March 24th, 2020: Day 8 of my Absolute, Now-Government-Mandated Quarantine//Day 14 of my School’s Earlier, Precautionary One.
Photography by Ami J. Sanghvi
Today commences my eighth entry of this sort, so imagine my surprise when I noticed an email from one of my professors assigning us a “Social Distancing Diary.”
At first, I was amused. I figured I could just turn these entries in for credit…
Then, I reconsidered.
These entries all have very little to do with social distancing, and if they do, they barely even touch on the topic; I am potentially too comfortable with my loneliness, isolation, and independence. This quarantine feels as natural to me as drinking water after a long, hot day in the July sun.
In turn, I’ve hardly written anything about what it means to be socially distant during this time, let alone given it much thought over the past week and a half. Refusing to confront my fears and feelings has been my game for a long time now; soft, human sentiment is the unwelcome beast residing quietly and discreetly in the dark depths of my soul. I roll my eyes at the word “tender,” and pretend the very thought of it doesn’t hurt my stomach; I joke my way through giving someone a compliment or, worse yet, someone giving me a compliment; I move away from my phone when I’m not feeling steady, and I barely reply to my messages even when I am.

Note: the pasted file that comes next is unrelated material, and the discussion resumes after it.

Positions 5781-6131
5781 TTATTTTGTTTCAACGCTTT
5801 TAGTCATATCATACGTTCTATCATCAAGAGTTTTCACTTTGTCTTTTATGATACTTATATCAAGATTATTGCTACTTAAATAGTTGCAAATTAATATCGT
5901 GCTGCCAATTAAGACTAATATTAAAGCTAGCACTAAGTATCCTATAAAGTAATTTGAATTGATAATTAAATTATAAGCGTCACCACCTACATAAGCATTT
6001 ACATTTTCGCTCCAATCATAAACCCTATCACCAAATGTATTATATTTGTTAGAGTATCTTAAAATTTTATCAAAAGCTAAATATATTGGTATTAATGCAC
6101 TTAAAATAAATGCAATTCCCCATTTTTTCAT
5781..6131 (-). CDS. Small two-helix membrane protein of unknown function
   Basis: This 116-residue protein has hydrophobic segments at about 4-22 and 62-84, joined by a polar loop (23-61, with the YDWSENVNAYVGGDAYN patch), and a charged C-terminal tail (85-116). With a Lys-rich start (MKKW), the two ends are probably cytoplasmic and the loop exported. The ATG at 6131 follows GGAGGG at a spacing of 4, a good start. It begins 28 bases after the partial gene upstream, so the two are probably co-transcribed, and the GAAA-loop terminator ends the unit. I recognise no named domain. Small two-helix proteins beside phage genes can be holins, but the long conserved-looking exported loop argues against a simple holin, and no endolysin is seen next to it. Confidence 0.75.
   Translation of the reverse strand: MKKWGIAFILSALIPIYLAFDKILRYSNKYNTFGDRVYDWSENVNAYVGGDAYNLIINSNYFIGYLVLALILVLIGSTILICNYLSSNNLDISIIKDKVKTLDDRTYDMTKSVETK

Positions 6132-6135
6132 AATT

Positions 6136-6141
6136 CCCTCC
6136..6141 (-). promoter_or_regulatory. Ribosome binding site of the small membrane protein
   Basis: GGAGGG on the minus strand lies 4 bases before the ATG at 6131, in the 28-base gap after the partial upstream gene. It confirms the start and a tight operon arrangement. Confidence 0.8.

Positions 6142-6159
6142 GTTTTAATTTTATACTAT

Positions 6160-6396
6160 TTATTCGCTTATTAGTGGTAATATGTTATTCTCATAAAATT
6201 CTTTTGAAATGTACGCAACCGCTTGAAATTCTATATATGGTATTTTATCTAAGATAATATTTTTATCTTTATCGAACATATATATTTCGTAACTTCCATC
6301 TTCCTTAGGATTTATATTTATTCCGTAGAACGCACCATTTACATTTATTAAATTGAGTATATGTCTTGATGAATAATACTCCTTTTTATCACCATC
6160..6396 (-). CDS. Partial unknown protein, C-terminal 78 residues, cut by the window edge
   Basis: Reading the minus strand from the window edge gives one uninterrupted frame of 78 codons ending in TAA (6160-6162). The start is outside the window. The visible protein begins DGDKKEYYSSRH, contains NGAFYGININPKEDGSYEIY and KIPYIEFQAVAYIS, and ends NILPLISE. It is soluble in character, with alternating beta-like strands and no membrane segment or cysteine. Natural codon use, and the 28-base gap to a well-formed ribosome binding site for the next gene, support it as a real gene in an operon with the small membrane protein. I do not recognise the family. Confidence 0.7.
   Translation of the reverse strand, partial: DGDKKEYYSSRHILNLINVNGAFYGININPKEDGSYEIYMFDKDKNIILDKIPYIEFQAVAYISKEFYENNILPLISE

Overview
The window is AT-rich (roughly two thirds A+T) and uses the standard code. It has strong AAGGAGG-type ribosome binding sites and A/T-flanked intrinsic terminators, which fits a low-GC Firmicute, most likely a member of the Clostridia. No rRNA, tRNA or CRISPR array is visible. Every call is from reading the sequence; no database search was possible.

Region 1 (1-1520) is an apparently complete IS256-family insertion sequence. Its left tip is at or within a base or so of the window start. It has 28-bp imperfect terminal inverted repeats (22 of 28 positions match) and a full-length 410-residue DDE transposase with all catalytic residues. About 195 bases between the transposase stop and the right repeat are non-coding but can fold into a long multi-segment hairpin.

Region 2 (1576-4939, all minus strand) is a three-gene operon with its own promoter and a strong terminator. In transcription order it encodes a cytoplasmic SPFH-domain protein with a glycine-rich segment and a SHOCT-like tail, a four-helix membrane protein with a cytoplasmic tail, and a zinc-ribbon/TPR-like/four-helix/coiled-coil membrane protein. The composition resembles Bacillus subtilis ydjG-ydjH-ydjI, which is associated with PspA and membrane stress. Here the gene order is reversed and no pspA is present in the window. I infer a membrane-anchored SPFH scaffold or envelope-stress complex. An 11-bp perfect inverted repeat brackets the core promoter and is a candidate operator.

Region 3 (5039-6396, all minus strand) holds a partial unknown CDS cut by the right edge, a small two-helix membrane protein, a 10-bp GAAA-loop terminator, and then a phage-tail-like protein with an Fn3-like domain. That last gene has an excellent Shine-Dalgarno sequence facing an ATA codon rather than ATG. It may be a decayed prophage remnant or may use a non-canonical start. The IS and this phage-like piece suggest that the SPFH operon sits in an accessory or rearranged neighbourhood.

Perhaps I need this “Social Distancing Diary” pretty badly. That’s why, in addition to this blog, I started one today. It starts a little something like this:
“I won’t pretend I haven’t been blogging, or else journaling in the form of a blog, for some eight days now.”
Will I ever share it with the people it’s about?
Writing about people is difficult, but telling them how I feel is potentially the most challenging thing of all. I imagine that’s why I need this “Social Distancing Diary,” though.
This is my opportunity to break out of my mold and grow in all the glorious ways I’ve refused myself over the past few years. Just because I’m emotionally adjusted doesn’t mean I’m emotionally available…
And that, my friends, might just be a problem.